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Discussion Starter · #1 ·
Would the standard, Mellings RV cam work with this setup ?

60s chevy pick up
350/350
2 barrel, OEM 2barrel intake
Shorty Headers
882 heads
Flat top or dish pistons
HEI Dist
3:73 rear end gearing

If not , what would be a better option , for a "stock" running engine with fuel economy in mind? Thanks
 

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That cam would probably work fine with the stock setup,. However, it would work a lot better with something like an Edelbrock Performer EPS intake and an Edelbrock AVS 2 carburetor. They should make the most out of those (limited flow) 882 heads.
 

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I've seen similar Edelbrock and Summit 204/214 cams awaken even a base Goodwrench 350 engine with crappy heads and 7.9:1 compression. I mean we're not talking about a huge amount, but you will notice more power in the RPM range where that 3.73 will put you in everyday driving. And a 500-600cfm 4-bbl carb would only add to that, and bump usable RPM by 500 or so. Wouldn't surprise me if that combo picked up 10%-15% torque and horsepower over a stock cam with 2-bbl carb. Guys, am I being optimistic here?

Dual exhaust are a must, even with stock exhaust manifolds! 2" pipes would be fine, but 2-1/4" preferable. And crank in a little more initial spark advance than stock, as well as total advance (initial + centrifugal with vacuum advance port plugged). You can Google that to get a ton of info.
 

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Would the standard, Mellings RV cam work with this setup ?

60s chevy pick up
350/350
2 barrel, OEM 2barrel intake
Shorty Headers
882 heads
Flat top or dish pistons
HEI Dist
3:73 rear end gearing

If not , what would be a better option , for a "stock" running engine with fuel economy in mind? Thanks
The stock cam times 196/204 that was used in all pre 1987 V8’s as standard production for 2 and 4 bbl V8’s. It actually harkens back to the 327 if not the 283. The cam was standard fare up to the 300 horse 327/350 engines. The 350 traded 48 more cubic inches for about a ratio and a half less compression compared to the 327 to deliver the same horsepower curve.

Shorty headers do nothing or at least close to nothing compared to cast iron manifolds except spending money for them. Dual exhaust for cast iron manifolds is about the same improvement where unless you drive winding the engine out all the time is really not a noticeable improvement. This is a function of mass flow through the engine where basically unless it is operated continuously at full throttle there just isn’t enough mass exhaust flow to crowd the stock exhaust system to its capacity thus for ordinary driving back pressure pumping losses are minimal at most and unlikely to be significant. That said, the change to long tube headers and either duals of a large diameter single can help in that long tube and tri-y configurations do use and benefit from pulse timing which often pulls the mid range torque up several foot pounds which is right where it’s needed for street operation which then allows maintaining speed with less throttle which rewards you with a small mileage improvement. They also have great power improvement but again that is mostly seen on the top end where your not usually operating. So of most anything long tube headers offer the singular best chance of seeing a mileage improvement for the money spent. Short tube headers in spite of looking streamlined and thusly appear efficient really offer little to nothing till the engine is operated approaching peak RPM again a mass flow issue.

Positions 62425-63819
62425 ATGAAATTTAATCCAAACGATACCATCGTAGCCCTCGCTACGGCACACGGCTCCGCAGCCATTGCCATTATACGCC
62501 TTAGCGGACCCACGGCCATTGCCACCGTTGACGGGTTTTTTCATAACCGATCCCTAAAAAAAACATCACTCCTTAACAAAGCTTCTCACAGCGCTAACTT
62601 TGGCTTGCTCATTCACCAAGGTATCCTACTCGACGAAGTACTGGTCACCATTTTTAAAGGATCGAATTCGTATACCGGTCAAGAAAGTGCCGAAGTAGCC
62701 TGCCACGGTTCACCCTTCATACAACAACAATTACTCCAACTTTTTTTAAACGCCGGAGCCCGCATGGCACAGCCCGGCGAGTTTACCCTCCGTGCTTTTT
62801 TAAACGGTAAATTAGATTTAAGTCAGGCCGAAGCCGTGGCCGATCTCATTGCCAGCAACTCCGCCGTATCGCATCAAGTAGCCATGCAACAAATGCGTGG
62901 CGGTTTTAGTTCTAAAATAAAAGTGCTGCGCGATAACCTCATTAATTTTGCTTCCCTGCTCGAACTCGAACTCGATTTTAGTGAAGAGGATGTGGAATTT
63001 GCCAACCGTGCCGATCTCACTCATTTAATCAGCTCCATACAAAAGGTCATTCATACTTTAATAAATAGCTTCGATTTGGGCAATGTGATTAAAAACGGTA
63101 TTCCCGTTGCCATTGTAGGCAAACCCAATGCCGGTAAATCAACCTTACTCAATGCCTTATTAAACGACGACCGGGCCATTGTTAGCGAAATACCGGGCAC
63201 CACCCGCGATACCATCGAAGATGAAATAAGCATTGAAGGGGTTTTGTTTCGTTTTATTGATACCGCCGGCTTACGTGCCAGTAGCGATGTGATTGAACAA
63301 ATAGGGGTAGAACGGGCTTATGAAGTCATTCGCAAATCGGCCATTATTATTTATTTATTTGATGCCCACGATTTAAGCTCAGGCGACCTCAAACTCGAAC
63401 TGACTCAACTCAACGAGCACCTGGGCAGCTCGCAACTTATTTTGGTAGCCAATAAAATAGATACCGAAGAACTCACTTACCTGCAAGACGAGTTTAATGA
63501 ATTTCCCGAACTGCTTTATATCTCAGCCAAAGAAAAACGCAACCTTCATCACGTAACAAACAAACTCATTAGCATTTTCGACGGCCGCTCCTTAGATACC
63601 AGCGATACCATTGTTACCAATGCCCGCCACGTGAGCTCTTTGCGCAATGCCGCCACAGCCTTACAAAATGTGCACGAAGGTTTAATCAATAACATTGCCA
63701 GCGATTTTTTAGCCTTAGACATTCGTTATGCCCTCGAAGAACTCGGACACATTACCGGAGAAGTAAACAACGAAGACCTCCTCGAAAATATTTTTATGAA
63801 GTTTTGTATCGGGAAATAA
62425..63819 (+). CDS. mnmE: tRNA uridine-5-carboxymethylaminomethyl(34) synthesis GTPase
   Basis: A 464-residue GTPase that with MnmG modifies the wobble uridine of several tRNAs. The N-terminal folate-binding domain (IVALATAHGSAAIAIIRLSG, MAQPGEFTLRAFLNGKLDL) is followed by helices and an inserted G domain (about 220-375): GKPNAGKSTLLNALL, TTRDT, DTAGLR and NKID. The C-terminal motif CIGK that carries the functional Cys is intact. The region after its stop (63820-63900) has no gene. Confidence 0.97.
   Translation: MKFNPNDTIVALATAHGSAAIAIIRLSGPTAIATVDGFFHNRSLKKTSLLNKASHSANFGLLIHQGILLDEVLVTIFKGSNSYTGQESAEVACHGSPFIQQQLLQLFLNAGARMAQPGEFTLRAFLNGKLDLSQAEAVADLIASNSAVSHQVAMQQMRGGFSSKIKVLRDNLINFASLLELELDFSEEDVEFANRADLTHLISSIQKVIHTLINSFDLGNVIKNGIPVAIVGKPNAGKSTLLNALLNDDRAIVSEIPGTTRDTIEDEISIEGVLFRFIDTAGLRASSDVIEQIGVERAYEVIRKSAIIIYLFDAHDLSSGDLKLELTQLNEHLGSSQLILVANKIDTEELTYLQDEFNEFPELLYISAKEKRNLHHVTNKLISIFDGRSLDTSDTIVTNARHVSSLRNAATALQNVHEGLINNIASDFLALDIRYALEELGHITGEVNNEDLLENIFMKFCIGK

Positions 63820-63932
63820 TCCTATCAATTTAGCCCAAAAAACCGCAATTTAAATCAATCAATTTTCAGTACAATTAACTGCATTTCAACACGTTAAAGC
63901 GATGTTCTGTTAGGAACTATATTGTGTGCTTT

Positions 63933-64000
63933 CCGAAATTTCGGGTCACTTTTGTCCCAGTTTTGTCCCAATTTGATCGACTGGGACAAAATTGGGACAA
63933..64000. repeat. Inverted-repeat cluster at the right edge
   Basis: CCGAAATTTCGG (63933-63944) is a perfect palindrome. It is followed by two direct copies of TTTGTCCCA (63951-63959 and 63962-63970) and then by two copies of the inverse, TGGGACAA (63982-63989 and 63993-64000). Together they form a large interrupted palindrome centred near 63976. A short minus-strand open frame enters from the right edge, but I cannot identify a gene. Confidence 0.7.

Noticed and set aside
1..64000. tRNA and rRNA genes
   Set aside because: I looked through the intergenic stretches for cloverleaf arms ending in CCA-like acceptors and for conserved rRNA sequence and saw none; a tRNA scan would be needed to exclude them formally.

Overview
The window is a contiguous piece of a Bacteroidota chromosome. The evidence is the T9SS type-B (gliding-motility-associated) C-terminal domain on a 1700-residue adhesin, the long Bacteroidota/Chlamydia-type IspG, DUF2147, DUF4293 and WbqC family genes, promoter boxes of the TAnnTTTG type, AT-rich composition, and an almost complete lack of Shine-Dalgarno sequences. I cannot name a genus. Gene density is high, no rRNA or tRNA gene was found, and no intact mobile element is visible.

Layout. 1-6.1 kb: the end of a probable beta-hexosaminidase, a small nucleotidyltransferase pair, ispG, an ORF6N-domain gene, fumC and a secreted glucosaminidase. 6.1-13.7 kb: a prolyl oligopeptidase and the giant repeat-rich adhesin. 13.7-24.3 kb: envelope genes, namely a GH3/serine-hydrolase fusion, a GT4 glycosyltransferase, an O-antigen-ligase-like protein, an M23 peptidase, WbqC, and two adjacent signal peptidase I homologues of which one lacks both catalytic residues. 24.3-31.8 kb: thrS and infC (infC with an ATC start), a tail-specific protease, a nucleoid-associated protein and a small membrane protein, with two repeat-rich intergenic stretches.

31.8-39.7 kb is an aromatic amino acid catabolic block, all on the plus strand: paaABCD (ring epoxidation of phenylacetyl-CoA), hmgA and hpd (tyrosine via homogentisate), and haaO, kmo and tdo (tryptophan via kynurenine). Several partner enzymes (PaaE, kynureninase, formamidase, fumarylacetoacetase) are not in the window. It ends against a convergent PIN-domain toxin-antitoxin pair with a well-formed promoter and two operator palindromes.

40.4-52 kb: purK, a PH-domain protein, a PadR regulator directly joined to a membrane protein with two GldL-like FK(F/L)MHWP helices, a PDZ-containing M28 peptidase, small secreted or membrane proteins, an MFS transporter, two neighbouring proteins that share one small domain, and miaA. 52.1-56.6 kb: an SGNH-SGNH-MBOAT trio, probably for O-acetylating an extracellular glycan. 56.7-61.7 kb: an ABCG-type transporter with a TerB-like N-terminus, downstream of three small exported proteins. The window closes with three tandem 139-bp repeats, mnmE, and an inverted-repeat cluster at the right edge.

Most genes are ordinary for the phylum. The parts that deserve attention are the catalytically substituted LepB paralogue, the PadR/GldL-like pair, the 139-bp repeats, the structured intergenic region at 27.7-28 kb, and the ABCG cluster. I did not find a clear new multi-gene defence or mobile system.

882 heads are low performance, low compression, poor burning, fuel hungry heads more or less standard GM SMOG era stuff. Swapping to a modern head will improve power and mileage. Here again for the dollars spent the power gains of heads like the L31, Vortec are spectacular while the mileage improvements without Electronic Fuel Injection (EFI) and an overdrive transmission are not significant against the money spent.

Flat top pistons would boost the compression compared to round dish pistons but with 882 heads this increases the risk of detonation which will drive you into spending your money on premium fuel.